a) they should enforce teams to spend every last cent of revenue money they get from the top money teams or b) contract at least two, maybe even four teams (Royals and Devil Rays come to mind first). Increase the talent pool, and the money amounts that go around to other teams. Baseball doesn't need Kansas City or Tampa Bay to succeed. So why have them at all?

I STRONGLY agree with both of these points. There are entirely too many teams, and some cities simply don't support them. I don't blame those cities or the fans, but they need to GO. And I don't mean that they need to be moved to another city. The talent pool is way too diluted, and the cities are often bearing the burden of paying for the teams through taxes.

Designated Blogger said...

Joe Buck is the worst thing to happen to baseball since the Black Sox of 1919. Where is the new Babe Ruth to save us from this asshole?

dennis mahagin said...

Joe Buck in his dreams is one-tenth the broadcaster his father was. Jack Buck ruled.

And Susan, you are so right about McCarver. Ever notice how he'll take a point he's trying to make, and then just drive it into the ground?-- re-phrasing it from about 15 different angles until you wanna say:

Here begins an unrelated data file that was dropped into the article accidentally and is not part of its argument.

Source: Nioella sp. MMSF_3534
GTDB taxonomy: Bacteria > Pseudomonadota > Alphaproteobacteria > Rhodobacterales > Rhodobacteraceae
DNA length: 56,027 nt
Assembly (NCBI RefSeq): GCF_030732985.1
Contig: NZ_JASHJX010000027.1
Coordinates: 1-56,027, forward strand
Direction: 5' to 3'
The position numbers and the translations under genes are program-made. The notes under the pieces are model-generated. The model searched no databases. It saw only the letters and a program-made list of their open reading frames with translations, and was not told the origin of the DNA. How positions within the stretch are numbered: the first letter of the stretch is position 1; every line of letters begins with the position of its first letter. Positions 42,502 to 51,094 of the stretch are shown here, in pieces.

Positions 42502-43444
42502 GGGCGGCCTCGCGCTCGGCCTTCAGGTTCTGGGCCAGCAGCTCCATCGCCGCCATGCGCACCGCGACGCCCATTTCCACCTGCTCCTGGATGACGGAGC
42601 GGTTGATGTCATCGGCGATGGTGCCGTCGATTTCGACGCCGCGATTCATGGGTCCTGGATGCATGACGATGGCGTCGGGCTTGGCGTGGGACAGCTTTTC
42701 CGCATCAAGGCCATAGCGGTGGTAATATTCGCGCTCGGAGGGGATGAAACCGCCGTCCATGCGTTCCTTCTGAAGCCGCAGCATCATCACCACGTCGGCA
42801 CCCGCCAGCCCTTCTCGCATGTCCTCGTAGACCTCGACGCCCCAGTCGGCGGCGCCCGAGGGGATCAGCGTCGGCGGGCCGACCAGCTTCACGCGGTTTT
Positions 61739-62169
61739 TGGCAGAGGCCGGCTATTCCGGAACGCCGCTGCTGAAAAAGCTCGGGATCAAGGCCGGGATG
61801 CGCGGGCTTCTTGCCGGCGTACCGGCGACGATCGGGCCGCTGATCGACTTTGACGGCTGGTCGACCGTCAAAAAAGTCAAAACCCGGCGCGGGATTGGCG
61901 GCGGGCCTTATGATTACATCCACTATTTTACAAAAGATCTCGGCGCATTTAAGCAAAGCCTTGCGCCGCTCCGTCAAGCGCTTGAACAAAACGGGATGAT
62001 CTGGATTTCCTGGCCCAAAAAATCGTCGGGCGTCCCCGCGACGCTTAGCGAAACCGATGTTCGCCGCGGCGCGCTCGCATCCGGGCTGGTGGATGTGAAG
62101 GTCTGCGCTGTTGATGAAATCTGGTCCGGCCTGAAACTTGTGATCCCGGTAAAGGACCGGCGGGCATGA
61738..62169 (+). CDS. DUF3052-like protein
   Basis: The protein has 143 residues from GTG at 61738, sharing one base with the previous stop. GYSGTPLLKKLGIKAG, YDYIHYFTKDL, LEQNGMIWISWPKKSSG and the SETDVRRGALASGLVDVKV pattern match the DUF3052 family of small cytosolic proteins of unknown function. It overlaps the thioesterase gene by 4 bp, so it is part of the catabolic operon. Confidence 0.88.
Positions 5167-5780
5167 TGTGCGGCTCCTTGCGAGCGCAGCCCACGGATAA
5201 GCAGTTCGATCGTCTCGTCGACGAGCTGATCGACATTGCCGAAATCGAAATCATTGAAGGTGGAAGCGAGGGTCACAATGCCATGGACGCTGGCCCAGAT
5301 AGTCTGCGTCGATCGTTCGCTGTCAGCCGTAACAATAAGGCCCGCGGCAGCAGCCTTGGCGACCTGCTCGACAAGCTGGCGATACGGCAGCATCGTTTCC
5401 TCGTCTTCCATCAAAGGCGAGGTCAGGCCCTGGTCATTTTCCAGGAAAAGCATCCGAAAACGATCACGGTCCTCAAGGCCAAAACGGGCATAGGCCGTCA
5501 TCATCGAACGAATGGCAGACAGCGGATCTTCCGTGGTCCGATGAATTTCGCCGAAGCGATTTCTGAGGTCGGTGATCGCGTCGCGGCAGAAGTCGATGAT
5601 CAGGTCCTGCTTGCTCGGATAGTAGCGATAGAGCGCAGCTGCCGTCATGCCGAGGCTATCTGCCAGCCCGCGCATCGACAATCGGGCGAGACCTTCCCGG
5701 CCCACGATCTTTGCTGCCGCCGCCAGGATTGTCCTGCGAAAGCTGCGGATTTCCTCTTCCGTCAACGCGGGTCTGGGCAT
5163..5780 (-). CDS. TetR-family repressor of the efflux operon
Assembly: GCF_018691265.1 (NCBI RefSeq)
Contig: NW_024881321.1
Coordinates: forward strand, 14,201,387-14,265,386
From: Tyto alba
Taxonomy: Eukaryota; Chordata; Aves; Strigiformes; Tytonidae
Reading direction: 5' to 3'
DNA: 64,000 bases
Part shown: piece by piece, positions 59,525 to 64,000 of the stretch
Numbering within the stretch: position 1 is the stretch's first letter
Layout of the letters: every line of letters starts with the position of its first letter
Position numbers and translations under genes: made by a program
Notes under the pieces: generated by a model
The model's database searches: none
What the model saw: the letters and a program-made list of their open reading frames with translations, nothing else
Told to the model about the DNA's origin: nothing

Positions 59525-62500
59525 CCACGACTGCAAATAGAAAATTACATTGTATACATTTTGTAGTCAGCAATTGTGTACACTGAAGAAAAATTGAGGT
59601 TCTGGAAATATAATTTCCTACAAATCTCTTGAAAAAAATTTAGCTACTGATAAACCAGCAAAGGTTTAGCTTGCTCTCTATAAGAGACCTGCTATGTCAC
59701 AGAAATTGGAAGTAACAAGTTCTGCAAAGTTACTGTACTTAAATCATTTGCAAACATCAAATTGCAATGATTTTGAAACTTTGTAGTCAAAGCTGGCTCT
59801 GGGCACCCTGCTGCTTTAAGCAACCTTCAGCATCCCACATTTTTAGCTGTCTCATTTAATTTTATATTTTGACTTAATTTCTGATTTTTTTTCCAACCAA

OKAY TIMMY, OKAY! THAT REALLY IS AN ASTUTE POINT, AND WE GET IT, SO WHY NOT LET JOE BUCK PONTIFICATE FOR A FEW MINUTES, WHILE I TRY TO FIX THIS LOCKJAW I JUST GOT FROM YAWNING SO HARD. ;)

McCarver has a real hillbilly drawl, too, that is just dying to come out. Sometimes you hear inklings of it. Like, off camera, I bet if someone really pissed him off he would go on a tirade, and sound somewhat like Elvis on Ketamine!


Go Tigers. :)

SusanD said...

I bet if someone really pissed him off he would go on a tirade, and sound somewhat like Elvis on Ketamine!


Oh Dennis! You are so hilarious!

SusanD said...

Wow, DB. Strong words for Joe Buck! I don't disagree. Though I sometimes snicker at his open love for McCarver.

They should hire us.